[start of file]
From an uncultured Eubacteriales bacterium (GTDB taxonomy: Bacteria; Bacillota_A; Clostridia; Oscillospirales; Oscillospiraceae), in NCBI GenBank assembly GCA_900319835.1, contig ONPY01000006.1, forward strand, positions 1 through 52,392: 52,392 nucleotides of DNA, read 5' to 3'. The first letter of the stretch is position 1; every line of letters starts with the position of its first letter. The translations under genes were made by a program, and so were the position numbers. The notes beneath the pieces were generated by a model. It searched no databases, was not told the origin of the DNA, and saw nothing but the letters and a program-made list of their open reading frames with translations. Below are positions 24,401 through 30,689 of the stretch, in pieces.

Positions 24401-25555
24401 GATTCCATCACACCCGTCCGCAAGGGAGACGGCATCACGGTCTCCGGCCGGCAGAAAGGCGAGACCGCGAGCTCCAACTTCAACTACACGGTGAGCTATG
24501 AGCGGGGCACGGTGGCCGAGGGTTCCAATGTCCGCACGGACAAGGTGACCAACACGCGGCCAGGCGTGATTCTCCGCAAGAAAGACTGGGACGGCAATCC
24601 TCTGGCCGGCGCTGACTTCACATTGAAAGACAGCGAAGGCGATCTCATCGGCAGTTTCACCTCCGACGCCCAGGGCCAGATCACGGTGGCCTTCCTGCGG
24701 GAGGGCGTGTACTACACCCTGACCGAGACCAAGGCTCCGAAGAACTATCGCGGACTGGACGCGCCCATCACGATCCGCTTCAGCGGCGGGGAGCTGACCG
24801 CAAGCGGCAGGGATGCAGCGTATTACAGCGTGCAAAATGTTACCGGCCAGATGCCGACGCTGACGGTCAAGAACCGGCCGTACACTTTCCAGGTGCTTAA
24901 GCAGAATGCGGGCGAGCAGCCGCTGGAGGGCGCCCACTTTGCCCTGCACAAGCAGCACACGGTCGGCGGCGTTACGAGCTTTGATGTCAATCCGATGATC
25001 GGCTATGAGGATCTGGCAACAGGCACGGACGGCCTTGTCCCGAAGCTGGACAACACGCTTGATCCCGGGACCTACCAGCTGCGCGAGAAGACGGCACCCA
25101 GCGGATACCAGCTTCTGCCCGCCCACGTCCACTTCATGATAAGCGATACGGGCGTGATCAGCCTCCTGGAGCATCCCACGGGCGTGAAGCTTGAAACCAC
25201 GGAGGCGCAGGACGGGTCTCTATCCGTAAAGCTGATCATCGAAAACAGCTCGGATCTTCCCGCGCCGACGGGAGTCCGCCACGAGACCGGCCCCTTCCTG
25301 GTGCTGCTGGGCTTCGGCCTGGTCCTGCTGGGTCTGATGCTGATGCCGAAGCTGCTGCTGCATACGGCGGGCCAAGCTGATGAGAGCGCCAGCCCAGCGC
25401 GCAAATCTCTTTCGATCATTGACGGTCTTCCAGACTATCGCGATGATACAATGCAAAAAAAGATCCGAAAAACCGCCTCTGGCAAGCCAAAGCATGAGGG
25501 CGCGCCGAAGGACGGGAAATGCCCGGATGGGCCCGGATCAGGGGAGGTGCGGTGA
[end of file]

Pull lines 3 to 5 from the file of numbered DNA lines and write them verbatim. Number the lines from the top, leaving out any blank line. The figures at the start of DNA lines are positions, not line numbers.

24401 GATTCCATCACACCCGTCCGCAAGGGAGACGGCATCACGGTCTCCGGCCGGCAGAAAGGCGAGACCGCGAGCTCCAACTTCAACTACACGGTGAGCTATG
24501 AGCGGGGCACGGTGGCCGAGGGTTCCAATGTCCGCACGGACAAGGTGACCAACACGCGGCCAGGCGTGATTCTCCGCAAGAAAGACTGGGACGGCAATCC
24601 TCTGGCCGGCGCTGACTTCACATTGAAAGACAGCGAAGGCGATCTCATCGGCAGTTTCACCTCCGACGCCCAGGGCCAGATCACGGTGGCCTTCCTGCGG